We don’t have the time or the space to cover all these questions but let us give you a representative sample. Then we encourage you to visit the site for yourself. You can also print out a list of the questions to bring with you as you visit and evaluate senior living facilities in your community.
One of the most important factors in making your loved one feel at home in a new community will involve assimilation – how quickly the staff and other residents will get to know the new resident and how hard the adjustment will be. For that reason several of the questions revolve around this issue. You’ll want to ask what steps the staff in the nursing home will take to get to know your family member and to welcome them into the community. You should also ask whether or not your loved one’s caregivers will be a consistent group of individuals or a different, rotating staff each day. There are questions concerning personal freedom and choices, including what time your loved one will be required to get up every morning or whether they’ll be given some latitude when it comes to food choices and alternatives. It will also be essential to know whether you as a family member will be welcomed and treated as part of the community: if there is a Family Council, for example, you may want to get involved.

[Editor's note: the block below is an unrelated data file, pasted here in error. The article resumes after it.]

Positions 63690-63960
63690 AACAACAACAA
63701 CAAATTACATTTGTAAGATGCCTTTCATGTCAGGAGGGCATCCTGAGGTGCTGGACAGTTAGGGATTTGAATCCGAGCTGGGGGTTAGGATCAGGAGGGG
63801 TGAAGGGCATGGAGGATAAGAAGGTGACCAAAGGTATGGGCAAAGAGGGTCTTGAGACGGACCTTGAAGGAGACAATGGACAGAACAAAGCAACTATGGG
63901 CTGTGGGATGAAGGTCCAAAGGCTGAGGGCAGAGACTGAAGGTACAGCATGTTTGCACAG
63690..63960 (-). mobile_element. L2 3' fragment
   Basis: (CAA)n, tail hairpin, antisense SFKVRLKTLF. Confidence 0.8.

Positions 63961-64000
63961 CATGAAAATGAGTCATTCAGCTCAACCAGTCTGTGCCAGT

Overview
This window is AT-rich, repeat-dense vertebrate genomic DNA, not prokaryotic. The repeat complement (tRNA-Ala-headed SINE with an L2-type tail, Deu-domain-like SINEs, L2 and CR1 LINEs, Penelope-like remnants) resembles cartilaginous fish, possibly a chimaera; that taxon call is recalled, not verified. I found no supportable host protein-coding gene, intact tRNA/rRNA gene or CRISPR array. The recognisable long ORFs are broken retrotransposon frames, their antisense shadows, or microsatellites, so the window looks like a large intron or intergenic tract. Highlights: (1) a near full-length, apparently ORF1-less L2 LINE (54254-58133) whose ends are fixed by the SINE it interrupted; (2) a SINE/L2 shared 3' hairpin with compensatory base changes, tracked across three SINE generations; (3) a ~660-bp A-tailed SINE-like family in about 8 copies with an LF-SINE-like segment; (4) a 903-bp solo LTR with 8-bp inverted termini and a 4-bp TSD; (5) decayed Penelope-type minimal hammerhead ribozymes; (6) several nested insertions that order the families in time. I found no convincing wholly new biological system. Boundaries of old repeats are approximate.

Other examples: You’ll want to know whether your loved one can have a shower or bath whenever they want one, and what type of recreation facilities they’ll have available. You’ll definitely want to find out how the facility handles residents who are dealing with dementia. Other more specific questions revolve around staffing turnover and the level of staff satisfaction. If a facility has an unhappy staff with frequent turnover, your loved one may be far less likely to enjoy a happy and stable living situation. For each question the Pioneer Network questionnaire gives you the kind of responses you should be listening for. The website also tells you what you should be watching out for as the staff takes you on a tour of the facility.